Notes From Underground: The G-20 Communique … YADA,YADA,YADA … What Currency Wars?

As expected, the G-20 communique was more insipid blathering about global growth, BIS capital regulation and the enactment of some new macroprudential regulations to ensure global financial tranquility. To reflect on the lack of consistency in this communique, let me quote from point 20: “We welcome the OECD report on addressing base erosion and profit shifting and acknowledge that an important part of fiscal sustainability is securing our revenue bases.” This is pure nonsense for it reflects the great divide that exists between the old line powers of the G-7 and the more broad-based and emerging economies found within the structure of the G-20.The old line (developed) economies want to preserve their tax bases so as to have enough revenue to maintain previous promises of retirement and pension programs for their aging populations.

Frequently, demographic arguments are entering the debate on the growing divide between economic growth in the developed nations versus the emerging nations. Countries with growing populations and higher GDP growth can be more aggressive in maintaining lower tax rates, especially as the newcomers have younger work forces making less demands upon the government Treasury. The outcome is that the more dynamic economies have lower tax rates, which attracts more global capital. The G-7 nations can wish for “TAX HARMONIZATION” on a global scale, but it is not going to happen. The pre-G-20 summit talk was rife with commentary about ending the “Global Currency War.”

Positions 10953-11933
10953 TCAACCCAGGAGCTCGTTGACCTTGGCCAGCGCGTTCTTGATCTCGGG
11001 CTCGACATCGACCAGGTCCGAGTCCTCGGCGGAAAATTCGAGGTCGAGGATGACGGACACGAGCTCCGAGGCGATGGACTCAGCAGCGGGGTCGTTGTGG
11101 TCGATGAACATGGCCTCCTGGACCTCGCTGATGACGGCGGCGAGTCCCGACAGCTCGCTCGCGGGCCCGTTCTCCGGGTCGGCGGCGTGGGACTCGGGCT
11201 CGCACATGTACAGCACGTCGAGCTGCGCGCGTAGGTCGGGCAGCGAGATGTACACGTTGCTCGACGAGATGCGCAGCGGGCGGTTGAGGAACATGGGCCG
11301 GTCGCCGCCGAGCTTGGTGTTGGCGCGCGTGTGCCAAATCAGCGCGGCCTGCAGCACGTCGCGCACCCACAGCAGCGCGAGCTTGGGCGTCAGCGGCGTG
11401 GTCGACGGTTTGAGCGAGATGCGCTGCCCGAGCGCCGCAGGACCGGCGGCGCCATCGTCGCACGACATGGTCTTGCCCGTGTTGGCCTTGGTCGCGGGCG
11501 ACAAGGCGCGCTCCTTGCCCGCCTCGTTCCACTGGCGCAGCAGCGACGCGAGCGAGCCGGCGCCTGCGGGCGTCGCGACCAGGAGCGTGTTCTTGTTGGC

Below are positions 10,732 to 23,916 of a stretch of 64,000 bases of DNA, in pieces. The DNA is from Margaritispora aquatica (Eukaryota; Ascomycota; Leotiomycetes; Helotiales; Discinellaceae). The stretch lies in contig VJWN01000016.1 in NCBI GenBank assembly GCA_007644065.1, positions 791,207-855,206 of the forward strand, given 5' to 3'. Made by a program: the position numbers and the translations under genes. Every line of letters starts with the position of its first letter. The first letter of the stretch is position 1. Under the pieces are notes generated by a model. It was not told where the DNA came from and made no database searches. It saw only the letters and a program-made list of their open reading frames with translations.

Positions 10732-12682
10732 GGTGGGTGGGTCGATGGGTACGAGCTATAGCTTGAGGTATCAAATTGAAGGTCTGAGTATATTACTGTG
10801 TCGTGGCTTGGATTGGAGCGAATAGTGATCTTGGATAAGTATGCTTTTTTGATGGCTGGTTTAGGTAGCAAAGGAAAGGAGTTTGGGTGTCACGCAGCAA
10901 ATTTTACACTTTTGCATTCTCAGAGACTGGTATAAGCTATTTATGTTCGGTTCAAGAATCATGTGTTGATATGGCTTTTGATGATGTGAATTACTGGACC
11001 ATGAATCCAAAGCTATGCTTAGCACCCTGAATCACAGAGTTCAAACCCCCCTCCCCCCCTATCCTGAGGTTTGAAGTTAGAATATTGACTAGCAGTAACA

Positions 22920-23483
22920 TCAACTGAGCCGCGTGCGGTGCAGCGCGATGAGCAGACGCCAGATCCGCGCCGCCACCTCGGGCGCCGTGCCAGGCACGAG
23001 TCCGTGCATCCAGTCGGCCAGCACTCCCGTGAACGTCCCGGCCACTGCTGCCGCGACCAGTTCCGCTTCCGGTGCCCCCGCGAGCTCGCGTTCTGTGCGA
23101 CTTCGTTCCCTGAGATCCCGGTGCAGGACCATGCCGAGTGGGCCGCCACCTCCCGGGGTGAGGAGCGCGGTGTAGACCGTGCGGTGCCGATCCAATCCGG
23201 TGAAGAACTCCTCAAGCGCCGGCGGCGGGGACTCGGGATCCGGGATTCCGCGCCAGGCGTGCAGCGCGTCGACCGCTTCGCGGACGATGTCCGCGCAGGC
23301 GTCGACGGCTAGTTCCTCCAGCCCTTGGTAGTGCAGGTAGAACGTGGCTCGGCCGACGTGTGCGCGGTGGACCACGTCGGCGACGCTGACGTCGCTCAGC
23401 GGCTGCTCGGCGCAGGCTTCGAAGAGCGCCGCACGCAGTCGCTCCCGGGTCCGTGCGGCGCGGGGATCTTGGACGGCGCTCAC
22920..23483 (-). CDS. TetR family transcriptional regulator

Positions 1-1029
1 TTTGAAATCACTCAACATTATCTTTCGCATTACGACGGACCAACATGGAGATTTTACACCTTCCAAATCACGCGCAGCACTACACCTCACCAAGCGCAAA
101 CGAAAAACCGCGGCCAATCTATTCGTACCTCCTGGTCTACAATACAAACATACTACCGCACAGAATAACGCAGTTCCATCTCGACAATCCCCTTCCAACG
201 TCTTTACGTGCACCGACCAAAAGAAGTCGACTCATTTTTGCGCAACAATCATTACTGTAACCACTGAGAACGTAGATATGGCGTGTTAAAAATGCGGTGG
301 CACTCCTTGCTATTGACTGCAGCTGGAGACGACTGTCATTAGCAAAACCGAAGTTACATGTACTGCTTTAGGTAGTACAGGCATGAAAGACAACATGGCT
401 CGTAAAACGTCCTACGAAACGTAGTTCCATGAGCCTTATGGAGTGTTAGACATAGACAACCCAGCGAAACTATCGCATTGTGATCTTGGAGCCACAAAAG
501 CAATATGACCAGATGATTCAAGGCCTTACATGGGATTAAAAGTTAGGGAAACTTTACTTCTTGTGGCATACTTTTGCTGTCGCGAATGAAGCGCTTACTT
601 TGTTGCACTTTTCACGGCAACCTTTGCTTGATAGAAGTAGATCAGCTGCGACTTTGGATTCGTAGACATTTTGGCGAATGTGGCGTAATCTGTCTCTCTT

In point five of the communique: “We reiterate our commitments to move more rapidly toward market-determined exchange systems and exchange rate flexibility to reflect underlying fundamentals, and avoid persistent exchange rate misalignments and in this regard, work more closely with one another so we  can grow together. We reiterate that excess volatility of financial flows and disorderly movements in exchange rates have adverse implications for economic and financial stability. WE WILL REFRAIN FROM COMPETITIVE DEVALUATION (emphasis mine). We will not target our exchange rates for competitive purposes, will resist all forms of protectionism and keep our markets open.”

Again, this is so much nonsense but I am glad that they are at least honest enough to use “REITERATE” because there is nothing new in this discussion. The G-20 came to the conclusion that domestic demand creation is a positive and if the lowering of interest rates to stoke economic growth results in currency outflows, that is merely collateral damage. So in a wink and nod to the Japanese government of PRIME MINISTER ABE and the U.S. FED, it’s party on Ben; party on Shinzo.

Following the G-20 communique, there is an article in Tuesday’s Financial Times by Lorenzo Bini Smaghi, previously a member of the ECB executive board. Mr. Smaghi has been one of the better commentators on the European banking scene, but had to be removed from the ECB board once Mario Draghi became ECB president. (The French wanted to maintain a seat on the Executive Board and thought two Italians in key policy positions was inappropriate.) In the FT piece, titled, “Why the Currency-War Deniers Are Wrong,” Professor Smaghi notes: “Despite interest rates at record lows in all advanced countries, economic activity has been disappointing. The reason is that economic agents are burdened by an accumulation of too much debt.”